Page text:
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The color yellow – a symbol of remembrance and survival – shows support for the millions still suffering from long-haul Covid and grieving for loved ones 

As the country reopens and families gather for BBQs, thousands of Covid survivors, elected officials, and supporters will share photos of how they #AddYellow on social media 

WASHINGTON – This Independence Day weekend, many gatherings will be missing a family member, friend, or neighbor lost to Covid, and millions of Americans will still be living with long-haul Covid. That’s why Covid survivors across the country are asking Americans to “Add Yellow” to their red, white, and blue Fourth of July celebrations and post photos on social media with the hashtag #AddYellow. 

Yellow has historically symbolized support and remembrance for lost loved ones, and the yellow heart has become a symbol of Covid loss as well as hope and survival. Thousands of survivors who are part of the nationwide network Covid Survivors for Change, along with the Yellow Heart Memorial and other partner groups, will be adding yellow hearts, flags, flowers, and decorations to their parades and barbecues and sharing photos of how they #Add Yellow this Fourth of July. They’re encouraging all Americans to do the same to help remember the more than 600,000 killed and the millions of lives changed forever by the coronavirus pandemic, even as the country celebrates that this is a turning point in our recovery. 

To participate in #AddYellow, Covid survivors encourage people to:

  • Make yellow decorations like hearts, flags, sparklers, cups, and picnic blankets part of their holiday gathering with family and friends, or add yellow decorations to their home or yard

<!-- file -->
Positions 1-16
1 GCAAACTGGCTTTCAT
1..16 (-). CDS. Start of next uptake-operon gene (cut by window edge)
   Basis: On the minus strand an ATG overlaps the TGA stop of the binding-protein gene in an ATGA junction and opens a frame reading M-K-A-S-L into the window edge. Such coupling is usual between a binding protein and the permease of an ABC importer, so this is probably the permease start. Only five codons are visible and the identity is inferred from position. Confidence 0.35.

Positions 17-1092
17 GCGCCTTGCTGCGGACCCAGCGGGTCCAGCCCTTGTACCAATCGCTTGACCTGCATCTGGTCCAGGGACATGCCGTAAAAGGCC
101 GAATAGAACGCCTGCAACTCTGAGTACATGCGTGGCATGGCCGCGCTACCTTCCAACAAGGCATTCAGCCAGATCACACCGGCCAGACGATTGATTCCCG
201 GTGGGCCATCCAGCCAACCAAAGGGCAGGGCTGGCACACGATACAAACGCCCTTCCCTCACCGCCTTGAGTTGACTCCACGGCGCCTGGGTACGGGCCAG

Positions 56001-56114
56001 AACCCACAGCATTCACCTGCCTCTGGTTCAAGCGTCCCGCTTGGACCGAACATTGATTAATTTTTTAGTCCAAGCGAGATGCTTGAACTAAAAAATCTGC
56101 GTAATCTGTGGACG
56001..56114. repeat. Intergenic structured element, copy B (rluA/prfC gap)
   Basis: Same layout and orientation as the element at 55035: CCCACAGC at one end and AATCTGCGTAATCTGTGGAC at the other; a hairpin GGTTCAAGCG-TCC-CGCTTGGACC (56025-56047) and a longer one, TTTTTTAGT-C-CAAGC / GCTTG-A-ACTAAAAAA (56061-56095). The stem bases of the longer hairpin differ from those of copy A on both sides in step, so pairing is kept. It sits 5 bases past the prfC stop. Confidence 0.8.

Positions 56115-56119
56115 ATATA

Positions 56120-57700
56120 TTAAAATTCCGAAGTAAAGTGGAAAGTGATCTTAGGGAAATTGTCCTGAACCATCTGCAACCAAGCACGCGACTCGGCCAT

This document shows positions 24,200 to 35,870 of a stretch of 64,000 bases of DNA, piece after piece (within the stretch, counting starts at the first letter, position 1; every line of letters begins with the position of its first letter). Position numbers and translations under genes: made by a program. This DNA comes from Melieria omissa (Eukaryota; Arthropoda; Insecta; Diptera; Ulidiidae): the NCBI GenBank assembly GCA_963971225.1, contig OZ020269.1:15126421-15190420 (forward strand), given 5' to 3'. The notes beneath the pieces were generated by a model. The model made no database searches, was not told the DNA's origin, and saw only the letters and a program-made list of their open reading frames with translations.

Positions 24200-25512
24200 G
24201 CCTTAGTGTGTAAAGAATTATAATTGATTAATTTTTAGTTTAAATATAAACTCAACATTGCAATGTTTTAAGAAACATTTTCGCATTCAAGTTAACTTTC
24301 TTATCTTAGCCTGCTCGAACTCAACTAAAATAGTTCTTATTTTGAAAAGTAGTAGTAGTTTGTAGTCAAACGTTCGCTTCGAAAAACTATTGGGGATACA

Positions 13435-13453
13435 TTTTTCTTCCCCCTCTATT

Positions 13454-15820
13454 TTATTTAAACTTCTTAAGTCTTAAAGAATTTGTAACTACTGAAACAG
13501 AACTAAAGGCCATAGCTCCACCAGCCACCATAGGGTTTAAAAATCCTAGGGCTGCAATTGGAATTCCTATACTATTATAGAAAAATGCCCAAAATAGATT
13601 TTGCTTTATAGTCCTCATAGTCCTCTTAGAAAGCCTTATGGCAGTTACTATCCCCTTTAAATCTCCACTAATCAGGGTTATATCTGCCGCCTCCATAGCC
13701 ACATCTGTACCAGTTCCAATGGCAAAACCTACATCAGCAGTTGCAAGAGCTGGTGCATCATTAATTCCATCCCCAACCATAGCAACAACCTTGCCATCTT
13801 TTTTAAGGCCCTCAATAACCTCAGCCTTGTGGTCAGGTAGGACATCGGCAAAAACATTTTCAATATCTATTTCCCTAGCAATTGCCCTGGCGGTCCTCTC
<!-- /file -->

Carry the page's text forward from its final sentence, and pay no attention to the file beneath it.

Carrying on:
• Post a photo of the yellow items on social media using the hashtag #AddYellow to show solidarity with survivors or honor a loved one lost to Covid
  • Learn more at

“July 4th will be an incredibly difficult day for my family, as it marks the one year anniversary of my father’s passing.” said Elizabeth Dougherty-Feeney, a Pennsylvania-based member of Covid Survivors for Change, whose father Ray died from Covid. “I will #AddYellow for my father and I know that seeing our friends and neighbors blanket the community and social media in yellow this 4th of July will bring us great comfort knowing that so many are standing in solidarity with survivors like me”

“This Independence Day, we’re grateful that over 300 million Americans have been vaccinated and that many aspects of life may be beginning to go back to pre-pandemic normalcy – but sadly, not everyone has a normal to return to,” said Chris Kocher, executive director of Covid Survivors for Change. “Millions have lost loved ones to Covid or still suffer from long term health and economic effects of the virus. The simple act of adding yellow to your red, white, and blue this holiday will show Covid survivors that they’re not alone and not forgotten.”  

“This year’s July 4th celebrations are bittersweet for survivors like me,” said Rosie Davis, co-founder of Yellow Heart Memorial and a Texas-based member of Covid Survivors for Change whose mother Mary died from Covid. “As thankful as I am to see our nation making progress in the fight to end the pandemic, Covid long haulers and survivors still need support and compassion as we deal with the effects of this deadly virus. When you #AddYellow this weekend, you’re helping our voices be heard.” 

Participants are encouraged to get creative with #AddYellow by taking photos at iconic locations, at family gatherings, or in places with significant personal meaning. Sample tweets and Facebook posts and graphics for social media and more information on #AddYellow can be found at covidsurvivorsforchange/add-yellow

About Covid Survivors for Change

Covid Survivors for Change is a national, non-partisan movement bringing together Americans who have lost a loved one to Covid-19, as well as those who have survived the virus and those whose lives have been dramatically altered by the pandemic. As part of Covid Survivors for Change, Americans are mobilizing to make sure that communities have the funding, resources and leadership in place to address future public health emergencies. Survivors will also find community and healing in meeting other people whose lives have been forever changed by the pandemic. For more information, please visit: